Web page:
historiettes; Mary Toft

So, it has come to this. A weekly blog-cast in which I dissect and dissever a lady of the historical persuasion, an historiette, pulling her from the tragic mire of oblivion, that municipal Lethe. We shall amble with the most muliebral, romp with the strumpets, and cavort with the crafty.

Tonight, our opening act, a lady of the latter, welcome to the stage; Mrs Mary Toft of Godalming

Mary Toft

Mary Toft, stout, illiterate and five weeks pregnant, caught sight of a rabbit whilst out weeding in April 1726. Pursuing it briefly, driven by pauperal hunger, or doltish fascination, Toft soon lost sight of the rabbit; though it remained firmly lodged in the warrens of her mind for months to come, four months to be precise. In August, Toft suffered a miscarriage, discharging “a large lump of flesh”. Three weeks later, this happened again. The vaguely described “symptoms” of pregnancy remained. But what could her bloated belly hold?

On the 27th September, she “voided somewhat, which she took to be the Lights and Guts of a Pig”. Quel horreur. Quickly! Send for Mr John Howard, 30 years the Man Midwife of Guildford. In whose presence, the giblets of piglets proceeded to gamble from her gynaecic particulars.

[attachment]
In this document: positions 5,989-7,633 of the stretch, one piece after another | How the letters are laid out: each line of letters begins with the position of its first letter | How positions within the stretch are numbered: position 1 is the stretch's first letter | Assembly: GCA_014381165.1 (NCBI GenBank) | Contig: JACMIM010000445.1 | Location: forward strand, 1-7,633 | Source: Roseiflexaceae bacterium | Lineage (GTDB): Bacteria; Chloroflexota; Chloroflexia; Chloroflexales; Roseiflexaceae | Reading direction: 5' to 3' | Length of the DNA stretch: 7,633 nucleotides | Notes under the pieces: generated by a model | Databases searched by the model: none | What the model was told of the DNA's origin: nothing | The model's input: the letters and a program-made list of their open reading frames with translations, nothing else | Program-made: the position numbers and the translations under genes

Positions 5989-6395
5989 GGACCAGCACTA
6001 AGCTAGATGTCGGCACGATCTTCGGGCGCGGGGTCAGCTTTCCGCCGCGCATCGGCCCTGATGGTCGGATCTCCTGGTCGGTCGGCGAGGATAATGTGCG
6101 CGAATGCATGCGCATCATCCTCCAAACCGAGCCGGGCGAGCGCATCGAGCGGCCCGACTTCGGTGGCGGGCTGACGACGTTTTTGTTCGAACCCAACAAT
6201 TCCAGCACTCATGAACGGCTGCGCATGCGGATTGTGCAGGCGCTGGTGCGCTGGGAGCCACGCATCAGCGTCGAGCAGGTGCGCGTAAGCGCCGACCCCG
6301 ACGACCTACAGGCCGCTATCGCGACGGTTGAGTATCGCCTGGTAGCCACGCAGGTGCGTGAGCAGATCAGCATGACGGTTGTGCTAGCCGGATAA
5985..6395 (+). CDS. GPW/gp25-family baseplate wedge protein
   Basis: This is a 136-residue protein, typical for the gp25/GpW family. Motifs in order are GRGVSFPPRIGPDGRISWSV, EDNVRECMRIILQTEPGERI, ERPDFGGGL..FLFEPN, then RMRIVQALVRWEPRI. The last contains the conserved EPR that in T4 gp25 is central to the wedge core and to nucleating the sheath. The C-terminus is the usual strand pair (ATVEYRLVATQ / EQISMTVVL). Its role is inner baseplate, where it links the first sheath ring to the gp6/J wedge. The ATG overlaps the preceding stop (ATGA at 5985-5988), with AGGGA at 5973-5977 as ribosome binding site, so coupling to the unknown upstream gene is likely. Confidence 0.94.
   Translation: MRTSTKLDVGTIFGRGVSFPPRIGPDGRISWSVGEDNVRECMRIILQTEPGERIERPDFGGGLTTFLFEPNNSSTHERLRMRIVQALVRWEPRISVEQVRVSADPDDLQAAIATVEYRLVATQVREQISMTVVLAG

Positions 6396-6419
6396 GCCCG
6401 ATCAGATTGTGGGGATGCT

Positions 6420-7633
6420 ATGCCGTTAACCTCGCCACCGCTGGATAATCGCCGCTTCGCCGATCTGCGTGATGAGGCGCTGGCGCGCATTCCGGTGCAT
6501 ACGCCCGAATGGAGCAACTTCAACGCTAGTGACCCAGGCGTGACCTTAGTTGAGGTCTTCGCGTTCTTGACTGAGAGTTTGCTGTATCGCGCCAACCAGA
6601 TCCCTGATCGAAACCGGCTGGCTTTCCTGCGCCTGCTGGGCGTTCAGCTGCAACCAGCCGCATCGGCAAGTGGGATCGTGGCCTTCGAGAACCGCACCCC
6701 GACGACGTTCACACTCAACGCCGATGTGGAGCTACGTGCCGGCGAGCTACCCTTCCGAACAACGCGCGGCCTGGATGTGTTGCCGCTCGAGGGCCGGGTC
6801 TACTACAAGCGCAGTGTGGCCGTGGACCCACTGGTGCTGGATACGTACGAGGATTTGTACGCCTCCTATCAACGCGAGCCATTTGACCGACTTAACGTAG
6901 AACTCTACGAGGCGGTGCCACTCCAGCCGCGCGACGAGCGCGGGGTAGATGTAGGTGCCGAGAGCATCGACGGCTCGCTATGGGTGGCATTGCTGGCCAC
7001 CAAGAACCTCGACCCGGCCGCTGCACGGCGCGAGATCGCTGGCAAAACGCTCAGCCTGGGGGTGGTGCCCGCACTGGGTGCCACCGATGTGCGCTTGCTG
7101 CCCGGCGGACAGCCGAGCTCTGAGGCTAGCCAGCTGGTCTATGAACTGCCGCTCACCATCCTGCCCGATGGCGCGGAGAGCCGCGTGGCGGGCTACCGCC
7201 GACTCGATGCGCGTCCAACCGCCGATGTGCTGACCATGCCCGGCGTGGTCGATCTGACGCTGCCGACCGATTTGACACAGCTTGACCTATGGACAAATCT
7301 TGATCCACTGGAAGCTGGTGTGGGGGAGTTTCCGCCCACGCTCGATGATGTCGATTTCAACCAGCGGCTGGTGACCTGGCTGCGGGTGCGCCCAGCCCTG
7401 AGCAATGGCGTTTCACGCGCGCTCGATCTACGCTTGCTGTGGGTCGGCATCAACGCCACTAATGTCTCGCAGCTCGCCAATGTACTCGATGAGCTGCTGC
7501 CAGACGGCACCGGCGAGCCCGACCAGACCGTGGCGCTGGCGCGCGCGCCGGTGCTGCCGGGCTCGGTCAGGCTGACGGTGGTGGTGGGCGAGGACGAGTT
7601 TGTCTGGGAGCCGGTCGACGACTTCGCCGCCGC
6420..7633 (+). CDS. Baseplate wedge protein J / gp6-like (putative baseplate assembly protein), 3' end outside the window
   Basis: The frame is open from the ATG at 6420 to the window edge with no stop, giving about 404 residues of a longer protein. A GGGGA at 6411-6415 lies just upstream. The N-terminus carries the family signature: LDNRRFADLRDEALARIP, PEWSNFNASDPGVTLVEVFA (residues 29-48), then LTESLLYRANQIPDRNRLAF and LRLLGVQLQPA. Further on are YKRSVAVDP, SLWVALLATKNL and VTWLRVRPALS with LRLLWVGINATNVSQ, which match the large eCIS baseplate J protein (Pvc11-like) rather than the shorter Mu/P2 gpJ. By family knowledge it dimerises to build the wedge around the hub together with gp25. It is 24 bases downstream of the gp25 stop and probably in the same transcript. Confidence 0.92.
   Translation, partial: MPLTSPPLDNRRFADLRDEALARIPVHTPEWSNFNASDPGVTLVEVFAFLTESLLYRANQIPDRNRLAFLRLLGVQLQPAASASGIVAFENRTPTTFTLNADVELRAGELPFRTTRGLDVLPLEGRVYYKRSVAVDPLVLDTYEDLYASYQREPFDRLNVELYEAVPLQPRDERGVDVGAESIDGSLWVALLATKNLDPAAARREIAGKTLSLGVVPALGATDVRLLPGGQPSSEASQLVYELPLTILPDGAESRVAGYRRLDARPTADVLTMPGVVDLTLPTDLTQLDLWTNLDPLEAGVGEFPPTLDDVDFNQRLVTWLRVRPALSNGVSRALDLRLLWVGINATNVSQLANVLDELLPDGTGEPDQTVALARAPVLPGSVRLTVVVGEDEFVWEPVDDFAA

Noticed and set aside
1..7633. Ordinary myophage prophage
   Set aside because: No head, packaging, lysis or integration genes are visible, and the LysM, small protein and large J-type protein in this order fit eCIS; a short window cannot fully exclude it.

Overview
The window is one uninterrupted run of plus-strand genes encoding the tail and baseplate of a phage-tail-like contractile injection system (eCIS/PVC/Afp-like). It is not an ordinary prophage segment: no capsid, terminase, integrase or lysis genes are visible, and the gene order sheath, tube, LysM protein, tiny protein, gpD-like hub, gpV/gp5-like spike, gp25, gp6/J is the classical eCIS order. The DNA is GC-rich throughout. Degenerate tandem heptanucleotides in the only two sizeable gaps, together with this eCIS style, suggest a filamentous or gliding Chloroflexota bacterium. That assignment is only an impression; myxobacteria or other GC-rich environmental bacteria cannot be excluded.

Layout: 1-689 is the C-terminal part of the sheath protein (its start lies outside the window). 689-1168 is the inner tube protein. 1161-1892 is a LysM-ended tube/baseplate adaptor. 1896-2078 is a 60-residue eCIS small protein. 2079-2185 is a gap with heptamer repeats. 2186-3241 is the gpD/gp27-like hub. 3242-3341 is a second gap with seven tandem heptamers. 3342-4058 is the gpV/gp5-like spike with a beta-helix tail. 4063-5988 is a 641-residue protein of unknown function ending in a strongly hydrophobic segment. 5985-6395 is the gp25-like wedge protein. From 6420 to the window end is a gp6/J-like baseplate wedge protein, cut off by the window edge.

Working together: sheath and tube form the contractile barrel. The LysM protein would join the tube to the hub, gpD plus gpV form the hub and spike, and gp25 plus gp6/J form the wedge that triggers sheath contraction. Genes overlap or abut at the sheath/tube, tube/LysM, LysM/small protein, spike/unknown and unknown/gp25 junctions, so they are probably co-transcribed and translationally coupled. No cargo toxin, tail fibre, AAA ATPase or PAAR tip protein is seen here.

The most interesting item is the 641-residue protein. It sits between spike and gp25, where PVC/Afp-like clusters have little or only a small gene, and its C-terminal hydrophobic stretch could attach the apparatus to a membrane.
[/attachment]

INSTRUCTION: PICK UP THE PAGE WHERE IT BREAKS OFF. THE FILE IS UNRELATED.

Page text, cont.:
Eleven litters and a perplexed midwife later, a letter was sent by Howard to King George I’s secretary, who, under command from his majesty himself, went to verify the claims. Accompanying the Hon. Mr Samuel Molyneux, the secretary, was a Nathaniel St André, a Swiss linguist-cum-fencer-cum-surgeon-cum-court anatomist; a popular figure, since fluency in German in Hanoverian England had its advantages. They arrived just in time; Toft was delivering her fifteenth bunny.

Howard had kept all the deliveries, claimed mostly to be rabbits, in jars of alcohol, preserving the medical monstrosities. None of which, it should be noted, had been delivered in one piece, tumbling out more like an anatomical airfix kit. The fifteenth was no different; Toft birthed “the trunk of a rabbit of about four months’ growth stripped of its skin but containing the heart, lungs and diaphragm”, followed two hours later by “the lower body of a male rabbit, also stripped of its skin and perfectly fitting the part delivered earlier.” Excellent. The whole set.

All the while Mary Toft sat by, cheerful, chipper and thoroughly unstrained.

St André returned with several jars of rabbit for the king & Prince of Wales, and a hankering for a pamphlet; A Short Narrative of an Extraordinary Delivery of Rabbets. Was it a hit? Boy, was it. Public and medical London was ablaze with conversation about the rabbit-bearing woman. On the 29th November, Toft was whisked to Lacy’s Bagnio in Leicester Fields in London’s West End, a public bath.

Joining Howard and St André at Bagnio were many noblemen, notably Sir Richard Manningham, a leading obstetrician, James Douglas, a gynaecological specialist, and John Maubray, who had dealt with animal-breeding women before. A distinguished bunch… and Maubray. Understandably, Douglas and Manningham were suspicious; Manningham had even examined the placenta of a previous tot, and found it identical to the bladder of a hog. But everyone was waiting with bated breath for Toft to throw forth her eighteenth bundle of fur.